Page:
Effect #4: Lowers productivity.

When you have toxic management in the workplace, you'll find you cannot concentrate well on your work. They're constantly undermining your every move, ignoring all your good effort, and there is never any opportunity for you to develop your skills or learn new ones.

Effect #5: It makes you feel lonely and isolated.

When a dreadful boss is harsh and abrasive towards employees, they tend to shy away from others out of embarrassment. It doesn't build good morale in the workplace because that negativity creeps out and spreads.

You're always put down and insulted, so you begin to question your worth. These thoughts can make you feel lonely and isolated.

How To Deal With An Abusive Leader

You don't need to become Barbara Kellerman and study the art of management to know right from wrong. If your boss's behavior feels toxic, it likely is.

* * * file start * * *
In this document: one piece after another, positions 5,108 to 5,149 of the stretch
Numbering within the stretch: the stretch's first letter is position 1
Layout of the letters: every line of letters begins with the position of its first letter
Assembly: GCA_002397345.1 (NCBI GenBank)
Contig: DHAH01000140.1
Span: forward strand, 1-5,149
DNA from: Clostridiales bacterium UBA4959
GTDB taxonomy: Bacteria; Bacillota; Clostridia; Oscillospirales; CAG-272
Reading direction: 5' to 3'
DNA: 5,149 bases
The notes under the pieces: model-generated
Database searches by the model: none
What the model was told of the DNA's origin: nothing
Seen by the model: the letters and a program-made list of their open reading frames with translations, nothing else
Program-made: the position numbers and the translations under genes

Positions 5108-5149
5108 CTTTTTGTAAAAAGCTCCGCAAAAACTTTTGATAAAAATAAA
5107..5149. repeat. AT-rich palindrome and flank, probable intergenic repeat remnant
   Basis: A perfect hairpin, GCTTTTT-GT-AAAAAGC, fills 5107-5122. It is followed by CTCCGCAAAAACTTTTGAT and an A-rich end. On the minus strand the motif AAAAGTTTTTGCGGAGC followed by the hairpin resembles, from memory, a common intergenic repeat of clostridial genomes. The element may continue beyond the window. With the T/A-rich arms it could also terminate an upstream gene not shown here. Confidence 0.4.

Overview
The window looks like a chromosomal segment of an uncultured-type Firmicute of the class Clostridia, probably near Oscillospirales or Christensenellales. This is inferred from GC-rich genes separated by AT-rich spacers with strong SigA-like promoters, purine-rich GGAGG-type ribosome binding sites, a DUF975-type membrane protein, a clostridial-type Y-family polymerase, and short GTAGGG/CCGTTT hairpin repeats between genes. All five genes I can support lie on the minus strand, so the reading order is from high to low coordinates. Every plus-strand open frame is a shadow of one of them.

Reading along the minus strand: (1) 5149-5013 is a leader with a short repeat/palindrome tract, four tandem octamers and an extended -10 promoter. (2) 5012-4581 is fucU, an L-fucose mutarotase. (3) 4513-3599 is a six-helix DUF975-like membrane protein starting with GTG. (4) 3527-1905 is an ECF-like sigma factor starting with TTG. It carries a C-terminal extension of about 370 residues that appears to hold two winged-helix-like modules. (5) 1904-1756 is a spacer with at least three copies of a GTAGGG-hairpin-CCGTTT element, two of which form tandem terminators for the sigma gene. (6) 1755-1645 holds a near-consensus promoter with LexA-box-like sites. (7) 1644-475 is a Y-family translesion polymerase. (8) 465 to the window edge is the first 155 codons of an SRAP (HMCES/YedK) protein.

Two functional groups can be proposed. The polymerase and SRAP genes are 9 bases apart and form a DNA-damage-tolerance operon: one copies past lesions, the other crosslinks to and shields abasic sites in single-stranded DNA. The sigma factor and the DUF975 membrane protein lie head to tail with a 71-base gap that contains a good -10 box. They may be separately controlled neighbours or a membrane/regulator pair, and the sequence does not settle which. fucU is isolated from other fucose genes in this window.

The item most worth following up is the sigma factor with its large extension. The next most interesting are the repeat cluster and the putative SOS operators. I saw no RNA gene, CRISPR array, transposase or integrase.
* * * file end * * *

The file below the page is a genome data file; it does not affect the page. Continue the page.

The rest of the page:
Step 1. Avoid fanning the flames and making it worse.

Don't put a bullseye on your back if this person is out looking for a target by being unruly or overly aggressive.

Step 2. Try to keep some distance.

Most people wouldn't be sticking around unless they have to, so focus on the work and lay low. Try to keep face-to-face contact to a minimum and opt for emails instead.

Step 3. Talk to them privately.

Talk to them privately about how their leadership style is affecting you. Try to present some examples. Avoid this talk being an attack on them as it may aggravate them.

Step 4. Get HR involved or another leader.

If things have gotten out of hand and talking to them hasn't improved things, it may be time to get HR involved or another leader.

Step 5. Consider leaving.